Sylvia Nora Townsend Warner (6 December 1893 - 1 May 1978) was an English poet and novelist. Townsend Warner was born in Harrow on the Hill (a suburb of London), the only child of George Townsend Warner and his wife Eleanora (Nora) Hudleston. Her father was a house-master at Harrow School and was, for many years, associated with the prestigious Harrow History Prize which was renamed the Townsend Warner History Prize in his honour, after his death in 1916

Talk about The Element of Lavishness: Letters of William Maxwell and Sylvia Townsend Warner, 1938-1978


Onath
One of the most engaging books of letters I've ever read (and I've read a lot of them). This is one of those rare books that you hate nearing the end of.
Pettalo
Sylvia Townsend Warner counted herself very lucky to have William Maxwell as her New Yorker editor and readers of this volume of their correspondence would agree Warner wrote 153 stories between 1936 and 1977 and found a devoted and discering fan in Maxwell. Many of the letters deal with both Warner's and Maxwell's writing. On occasion Maxwell has to gracefully reject one of Warner's stories (usually with the reassurance that the story is wonderful "but not for The New Yorker"). But what the reader comes to appreciate are the writers' accounts of momentous occasions and everyday life. Maxwell gives us wonderful accounts of an Adlai Stevenson rally and the Vietnam Moratorium. His account of the NYC blackout (in a letter dated November 17, 1965)is one of the best things I've ever read and worth the price of the book. It's such a seamless piece of writing, with each detail depending on what came before, that to quote bits of it would be to trivialize it.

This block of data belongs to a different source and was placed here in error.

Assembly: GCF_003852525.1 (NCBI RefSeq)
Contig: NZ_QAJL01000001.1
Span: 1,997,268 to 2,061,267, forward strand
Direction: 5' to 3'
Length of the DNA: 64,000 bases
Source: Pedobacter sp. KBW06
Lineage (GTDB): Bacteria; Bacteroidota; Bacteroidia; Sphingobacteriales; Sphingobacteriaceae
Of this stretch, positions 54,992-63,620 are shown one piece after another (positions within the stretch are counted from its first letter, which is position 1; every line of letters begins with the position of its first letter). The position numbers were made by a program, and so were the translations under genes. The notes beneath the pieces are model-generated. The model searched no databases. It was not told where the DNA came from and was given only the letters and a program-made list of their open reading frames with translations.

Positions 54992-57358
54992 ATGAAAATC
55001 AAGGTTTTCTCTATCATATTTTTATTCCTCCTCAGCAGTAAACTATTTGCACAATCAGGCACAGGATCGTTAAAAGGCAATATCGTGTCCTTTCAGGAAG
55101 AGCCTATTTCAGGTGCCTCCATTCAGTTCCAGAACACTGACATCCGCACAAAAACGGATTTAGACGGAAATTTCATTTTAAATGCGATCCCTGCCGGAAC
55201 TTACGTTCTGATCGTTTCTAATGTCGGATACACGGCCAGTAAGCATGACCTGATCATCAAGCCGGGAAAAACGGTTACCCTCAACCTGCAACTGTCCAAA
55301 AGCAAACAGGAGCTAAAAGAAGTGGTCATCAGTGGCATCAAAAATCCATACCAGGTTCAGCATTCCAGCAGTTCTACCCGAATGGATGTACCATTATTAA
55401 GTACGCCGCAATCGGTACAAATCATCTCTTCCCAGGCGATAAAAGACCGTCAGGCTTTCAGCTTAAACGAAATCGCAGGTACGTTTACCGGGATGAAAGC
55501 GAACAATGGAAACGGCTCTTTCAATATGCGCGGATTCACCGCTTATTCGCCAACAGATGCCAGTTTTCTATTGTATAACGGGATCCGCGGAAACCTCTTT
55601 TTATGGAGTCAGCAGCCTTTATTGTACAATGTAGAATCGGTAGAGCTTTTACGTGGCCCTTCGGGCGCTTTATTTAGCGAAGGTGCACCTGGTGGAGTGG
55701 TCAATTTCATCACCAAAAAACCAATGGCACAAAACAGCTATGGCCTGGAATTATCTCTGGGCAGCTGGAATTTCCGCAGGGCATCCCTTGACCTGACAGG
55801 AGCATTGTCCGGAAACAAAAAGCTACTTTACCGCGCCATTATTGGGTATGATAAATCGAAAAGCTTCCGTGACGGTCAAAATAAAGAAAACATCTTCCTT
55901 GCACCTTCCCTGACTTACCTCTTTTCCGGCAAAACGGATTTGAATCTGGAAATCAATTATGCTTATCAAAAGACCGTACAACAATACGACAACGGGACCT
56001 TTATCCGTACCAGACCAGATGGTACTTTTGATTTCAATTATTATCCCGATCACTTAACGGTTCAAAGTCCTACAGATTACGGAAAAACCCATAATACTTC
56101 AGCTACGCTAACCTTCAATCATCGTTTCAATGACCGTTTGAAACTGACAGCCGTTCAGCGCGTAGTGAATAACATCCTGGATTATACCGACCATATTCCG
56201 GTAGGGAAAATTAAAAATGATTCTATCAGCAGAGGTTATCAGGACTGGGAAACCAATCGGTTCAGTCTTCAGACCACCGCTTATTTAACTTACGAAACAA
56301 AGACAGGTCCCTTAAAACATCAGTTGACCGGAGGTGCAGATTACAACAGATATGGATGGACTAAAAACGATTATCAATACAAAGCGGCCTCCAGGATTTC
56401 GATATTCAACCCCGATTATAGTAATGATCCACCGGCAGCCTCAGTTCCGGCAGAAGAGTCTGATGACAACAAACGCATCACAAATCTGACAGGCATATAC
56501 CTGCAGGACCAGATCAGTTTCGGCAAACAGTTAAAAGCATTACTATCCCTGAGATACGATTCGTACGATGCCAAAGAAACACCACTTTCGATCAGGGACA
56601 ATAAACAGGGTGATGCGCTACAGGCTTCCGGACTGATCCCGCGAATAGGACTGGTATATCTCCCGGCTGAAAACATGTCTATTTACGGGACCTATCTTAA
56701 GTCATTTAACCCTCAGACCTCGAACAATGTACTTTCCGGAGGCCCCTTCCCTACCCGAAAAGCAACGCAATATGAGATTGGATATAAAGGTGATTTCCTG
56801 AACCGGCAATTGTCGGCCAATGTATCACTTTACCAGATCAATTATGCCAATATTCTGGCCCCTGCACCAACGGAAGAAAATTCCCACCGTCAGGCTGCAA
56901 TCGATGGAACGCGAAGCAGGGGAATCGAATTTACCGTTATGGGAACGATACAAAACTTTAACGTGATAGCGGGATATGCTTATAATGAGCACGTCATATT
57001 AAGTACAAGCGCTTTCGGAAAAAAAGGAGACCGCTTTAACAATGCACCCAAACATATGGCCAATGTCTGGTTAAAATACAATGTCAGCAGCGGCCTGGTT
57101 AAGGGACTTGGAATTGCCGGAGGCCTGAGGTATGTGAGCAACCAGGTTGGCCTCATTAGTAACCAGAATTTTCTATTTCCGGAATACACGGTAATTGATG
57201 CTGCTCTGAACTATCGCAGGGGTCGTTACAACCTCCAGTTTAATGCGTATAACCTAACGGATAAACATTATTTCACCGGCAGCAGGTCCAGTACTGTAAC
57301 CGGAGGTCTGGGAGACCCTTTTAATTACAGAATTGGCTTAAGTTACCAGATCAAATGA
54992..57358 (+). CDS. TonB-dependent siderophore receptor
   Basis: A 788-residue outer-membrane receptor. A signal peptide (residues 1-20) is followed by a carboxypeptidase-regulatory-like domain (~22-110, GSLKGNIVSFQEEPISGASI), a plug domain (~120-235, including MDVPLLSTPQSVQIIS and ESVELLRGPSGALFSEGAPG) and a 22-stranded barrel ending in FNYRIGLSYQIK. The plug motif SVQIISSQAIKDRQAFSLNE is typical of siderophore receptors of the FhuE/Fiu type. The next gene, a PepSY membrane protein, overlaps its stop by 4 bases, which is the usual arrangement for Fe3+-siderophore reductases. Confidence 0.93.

Maxwell, who lived with his wife and two daughters in NYC, is also good with domestic detail and affecting and funny observations. He relates a conversation in which his small daughter laments that he is bald."'Would you trade me in for a daddy with more hair?'" 'Yes," she says, teaching me a lesson."
And on his resuming piano lessons in middle age: ". . .And Mozart is sustaining though I cannot do it. I would rather not be able to do Mozart than any composer I can think of."
Townsend who lived in England with her companion, Valentine Ackland offers a number of home remedies for illness, my favorite being champagne for any ailment above the waist, brandy for anything below. And she writes with droll humor of her life in an English village: "Poor Niou (a Siamese cat) has just had her first affair of the heart, and of course it was a tragedy. As a rule he flies from strange men, cursing under his breath, and keeping very low to the ground. Yesterday an electrician came; a grave mackintoshed man, but to Niou all that was romantic and lovely. He gazed at him, he rubbed against him, he lay in an ecstasy on the tool-bag. The electrician felt much the same, and gave him little washers to play with. He said he would come again today to to finish off properly. Niou understands everything awaited him in dreamy transports and practising his best and most amorous squint. The electrician came, Niou was waiting him on the windowsill. A paroxysm of stage-fright came over him, and he rushed into the garden and disappeared.
He'll get over it in time; but just now he's terribly downcast."
The volume is filled with fine writing and the reader wants very much to know these two people personally.